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Is B.C.’s “carbon” tax little more than a thinly-veiled fuel tax?


While environmental groups laud B.C. for becoming the first North American jurisdiction to announce a full-fledged “carbon” tax, the trucking industry must feel like it will be shouldering an unfair share of the burden. If approved by the legislature, diesel prices will rise by 2.2 cents/litre by this summer and 8.27 cents/litre by 2012.
We all know how difficult it is for trucking companies to pass on the increased cost of fuel at the best of times. Now they must try to do so while competing companies from other jurisdictions can avoid filling up in B.C. altogether and pay substantially less for fuel. This will put B.C.-based carriers at a competitive disadvantage.
The province is promising the new tax will be “revenue-neutral,” with funds re-invested into individuals and businesses that reduce their reliance on fossil fuels. It’s being touted as a carrot-and-stick approach, but who can blame the trucking industry for wondering “Where’s our carrot?”
After all, there’s no recognition of the fact the trucking industry today is already operating remarkably clean equipment. The EPA07 engines are nearly smog-free. By 2010 they will be even cleaner. The trucking industry was “going green” even before the province of B.C. began debating the merits of a carbon tax.
The province’s carbon tax falls short of a cap-and-trade system, which would allow companies that reduce their emissions to then sell carbon credits to other companies that cannot reduce their pollution to agreed-upon levels. While the trucking industry has generally opposed a cap-and-trade system, at least it would provide the proverbial carrot for fleets that are able to demonstrate a marked reduction in fuel consumption. Most of the best-run truck fleets are doing this already. If a fleet operating only the latest environmentally-friendly equipment could turn around and sell credits to, let’s say, an oil and gas producer, it may actually benefit our industry.
There was mention in the province’s news release of funding biodiesel production facilities. One may speculate that fleets that adopt the use of biodiesel may be rewarded under the program. But the potential flaws of adopting alternative fuels have been well-documented. Biodiesel remains a viable option for fleets that are comfortable with its performance and benefits – but should the industry have alternative fuels forced down its throat? Particularly when there are some fairly sensible arguments out there that downplay their environmental benefits? We mustn’t forget that today’s diesel fuel at 15 PPM sulfur is not as dirty as it once was.
There’s also mention in the release of a $2,000 credit towards the purchase of fuel-efficient vehicles. No word on whether trucks will qualify, but they certainly should. The CTA has been pushing for incentives for early adopters of what it’s calling the enviroTruck – a EPA07 engine-equipped truck spec’d for optimum fuel economy. Hopefully this program is broad enough to include incentives toward the purchase of latest generation trucks and engines – even hybrids. Otherwise, it looks like the trucking industry will shell out millions in additional taxes without receiving a fair return. And if that’s the case, let’s just call a spade a spade and a fuel tax a fuel tax.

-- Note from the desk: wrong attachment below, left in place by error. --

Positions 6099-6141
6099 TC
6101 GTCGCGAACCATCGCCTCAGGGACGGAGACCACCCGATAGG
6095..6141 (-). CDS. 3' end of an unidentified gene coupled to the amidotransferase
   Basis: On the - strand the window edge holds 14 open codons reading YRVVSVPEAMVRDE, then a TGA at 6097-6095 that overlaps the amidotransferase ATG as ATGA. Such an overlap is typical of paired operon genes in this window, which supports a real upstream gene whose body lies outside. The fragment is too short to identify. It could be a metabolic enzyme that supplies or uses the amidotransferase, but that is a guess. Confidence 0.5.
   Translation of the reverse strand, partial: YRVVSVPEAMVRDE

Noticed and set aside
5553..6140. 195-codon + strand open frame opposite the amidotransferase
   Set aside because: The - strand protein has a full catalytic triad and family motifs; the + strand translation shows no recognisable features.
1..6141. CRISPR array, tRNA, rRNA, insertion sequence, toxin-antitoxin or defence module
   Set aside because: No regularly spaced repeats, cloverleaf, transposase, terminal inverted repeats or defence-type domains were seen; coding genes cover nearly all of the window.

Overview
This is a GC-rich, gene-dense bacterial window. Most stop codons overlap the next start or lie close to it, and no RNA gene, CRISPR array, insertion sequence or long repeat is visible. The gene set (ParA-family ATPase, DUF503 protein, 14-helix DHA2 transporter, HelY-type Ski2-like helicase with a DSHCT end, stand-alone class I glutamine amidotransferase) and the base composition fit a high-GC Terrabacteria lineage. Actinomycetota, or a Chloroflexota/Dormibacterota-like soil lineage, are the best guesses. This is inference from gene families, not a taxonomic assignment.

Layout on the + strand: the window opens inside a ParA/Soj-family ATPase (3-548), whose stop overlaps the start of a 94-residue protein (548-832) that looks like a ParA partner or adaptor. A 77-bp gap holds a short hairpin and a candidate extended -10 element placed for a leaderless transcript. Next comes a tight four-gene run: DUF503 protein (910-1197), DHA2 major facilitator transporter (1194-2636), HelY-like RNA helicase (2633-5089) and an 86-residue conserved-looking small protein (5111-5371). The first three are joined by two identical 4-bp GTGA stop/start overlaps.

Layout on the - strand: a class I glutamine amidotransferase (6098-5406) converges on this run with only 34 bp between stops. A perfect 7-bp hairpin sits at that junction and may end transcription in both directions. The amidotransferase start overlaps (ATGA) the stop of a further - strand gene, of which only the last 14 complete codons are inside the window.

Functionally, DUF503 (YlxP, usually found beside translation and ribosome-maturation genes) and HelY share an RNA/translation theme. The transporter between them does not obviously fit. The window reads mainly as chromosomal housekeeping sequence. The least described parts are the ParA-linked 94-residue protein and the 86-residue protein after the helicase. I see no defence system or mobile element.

James Menzies

James Menzies

James Menzies is editor of Truck News and Truck West magazines. He has been covering the Canadian trucking industry for more than 15 years and holds a CDL. Reach him at james@newcom.ca or follow him on Twitter at @JamesMenzies.
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1 Comment » for Is B.C.’s “carbon” tax little more than a thinly-veiled fuel tax?
  1. Nicko says:

    Hi James,
    I’m not in the trucking industry, but I’m familiar with BC’s upcoming carbon tax. You’re right, the trucking industry will feel a heavier burden than the average business or individual. But shouldn’t it? After all, the goal of the carbon tax is to reduce carbon emissions – and trucks tend to emit more CO2 than most.
    Just like oil and coal companies, the trucking industry is going to have to change. In the short term, the industry could do everything it can to make trucks more fuel efficient (everything from truck design to driving habits). Long term? What about running trucks on natural gas, methane….or something else. New innovations will not only cut down costs, but could offer a new source of income for the industry when a cap and trade system is put into place.

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